found on the side of the persecutors, still more amazing superstition is found on
the side of the persecuted. Demonology in Europe was in fact essentially a Jewish
science, for although a belief in evil spirits existed from the earliest times and has
always continued to exist amongst primitive races, and also amongst the ignorant
classes in civilized countries, it was mainly through the Jews that these dark
superstitions were imported to the West, where they persisted not merely amongst
the lower strata of the Jewish population, but formed an essential part of Jewish
tradition. Thus the Talmud says:

If the eye could perceive the demons that people the universe, existence would be
impossible. The demons are more numerous than we are: they surround us on all
sides like trenches dug round vineyards. Every one of us has a thousand on his left
hand and ten thousand on his right. The discomfort endured by those who attend
rabbinical conferences ... comes from the demons mingling with men in these
circumstances. Besides, the fatigue one feels in one's knees in walking comes from
the demons that one knocks up against at every step. If the clothing of the Rabbis
wears out so quickly, it is again because the demons rub up against them. Whoever
wants to convince himself of their presence has only to surround his bed with
sifted cinders and the next morning he will see the imprints of cocks' feet.227

The same treatise goes on to give directions for seeing demons by burning portions
of a black cat and placing the ashes in one's eye: "then at once one perceives the
demons." The Talmud also explains that devils particularly inhabit the waterspouts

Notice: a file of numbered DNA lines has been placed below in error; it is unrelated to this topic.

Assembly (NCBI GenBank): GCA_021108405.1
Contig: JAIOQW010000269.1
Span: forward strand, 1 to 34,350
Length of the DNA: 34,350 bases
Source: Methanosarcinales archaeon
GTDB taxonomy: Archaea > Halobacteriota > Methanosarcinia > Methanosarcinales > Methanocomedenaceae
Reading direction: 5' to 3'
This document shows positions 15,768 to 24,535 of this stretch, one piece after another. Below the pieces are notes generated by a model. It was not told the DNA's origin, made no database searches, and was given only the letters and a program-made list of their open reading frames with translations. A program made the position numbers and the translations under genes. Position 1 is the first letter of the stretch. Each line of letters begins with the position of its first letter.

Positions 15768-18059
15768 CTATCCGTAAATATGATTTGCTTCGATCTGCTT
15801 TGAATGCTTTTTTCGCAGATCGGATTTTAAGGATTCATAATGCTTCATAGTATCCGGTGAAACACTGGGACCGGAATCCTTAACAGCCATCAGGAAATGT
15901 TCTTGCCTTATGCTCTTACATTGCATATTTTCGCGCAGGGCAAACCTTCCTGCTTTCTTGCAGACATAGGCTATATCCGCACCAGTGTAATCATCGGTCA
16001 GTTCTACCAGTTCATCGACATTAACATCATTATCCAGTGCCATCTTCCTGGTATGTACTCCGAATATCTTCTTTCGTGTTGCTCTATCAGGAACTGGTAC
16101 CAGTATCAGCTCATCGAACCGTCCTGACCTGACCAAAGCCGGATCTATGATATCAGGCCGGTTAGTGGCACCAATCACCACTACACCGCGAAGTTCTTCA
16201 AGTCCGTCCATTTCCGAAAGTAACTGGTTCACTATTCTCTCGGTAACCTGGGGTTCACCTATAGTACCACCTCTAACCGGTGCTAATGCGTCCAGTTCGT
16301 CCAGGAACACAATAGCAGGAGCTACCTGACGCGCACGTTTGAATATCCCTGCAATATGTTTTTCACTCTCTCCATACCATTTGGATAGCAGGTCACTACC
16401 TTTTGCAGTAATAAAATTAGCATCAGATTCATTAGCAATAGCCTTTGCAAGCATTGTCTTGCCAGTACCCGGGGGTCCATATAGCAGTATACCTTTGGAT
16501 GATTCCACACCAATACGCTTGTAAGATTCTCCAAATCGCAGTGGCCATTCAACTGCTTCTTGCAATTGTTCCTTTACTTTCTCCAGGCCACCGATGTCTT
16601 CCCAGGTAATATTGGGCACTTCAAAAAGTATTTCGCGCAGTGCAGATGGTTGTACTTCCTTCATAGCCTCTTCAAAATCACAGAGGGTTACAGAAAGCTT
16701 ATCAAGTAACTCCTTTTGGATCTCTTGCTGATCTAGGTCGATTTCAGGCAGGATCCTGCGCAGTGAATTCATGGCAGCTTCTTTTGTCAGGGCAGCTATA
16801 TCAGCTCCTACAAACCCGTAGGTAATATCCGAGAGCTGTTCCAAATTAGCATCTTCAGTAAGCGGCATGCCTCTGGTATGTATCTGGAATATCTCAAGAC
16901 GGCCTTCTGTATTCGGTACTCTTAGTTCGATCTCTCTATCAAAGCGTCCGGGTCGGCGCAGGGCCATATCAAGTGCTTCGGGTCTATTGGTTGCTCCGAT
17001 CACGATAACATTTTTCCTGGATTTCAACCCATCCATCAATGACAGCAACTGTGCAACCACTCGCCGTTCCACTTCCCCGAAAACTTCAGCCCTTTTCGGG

on houses and are fond of drinking out of water-jugs, therefore it is advisable to
pour a little water out of a jug before drinking, so as to get rid of the unclean

These ideas received a fresh impetus from the publication of the Zohar, which, a
Jewish writer tells us, "from the fourteenth century held almost unbroken sway
over the minds of the majority of the Jews. In it the Talmudic legends concerning
the existence and activity of the shedhim (demons) are repeated and amplified,
and a hierarchy of demons was established corresponding to the heavenly
hierarchy.... Manasseh [ben Israel]'s Nishmat Hayim is full of information
concerning belief in demons.... Even the scholarly and learned Rabbis of the
seventeenth century clung to the belief."229

Here, then, it is not a case of ignorant peasants evolving fantastic visions from
their own scared imaginations, but of the Rabbis, the acknowledged leaders of a
race claiming civilized traditions and a high order of intelligence, deliberately
inculcating in their disciples the perpetual fear of demoniacal influences. How
much of this fear communicated itself to the Gentile population? It is at any rate a
curious coincidence to notice the resemblances between so-called popular
superstitions and the writings of the Rabbis. For example, the vile confessions
made both by Scotch and French peasant women accused of witchcraft concerning
the nocturnal visits paid them by male devils230 find an exact counterpart in
passages of the Cabala, where it is said that "the demons are both male and female,
and they also endeavour to consort with human beings—a conception from which
arises the belief in incubi and succubæ."231 Thus, on Jewish authority, we learn the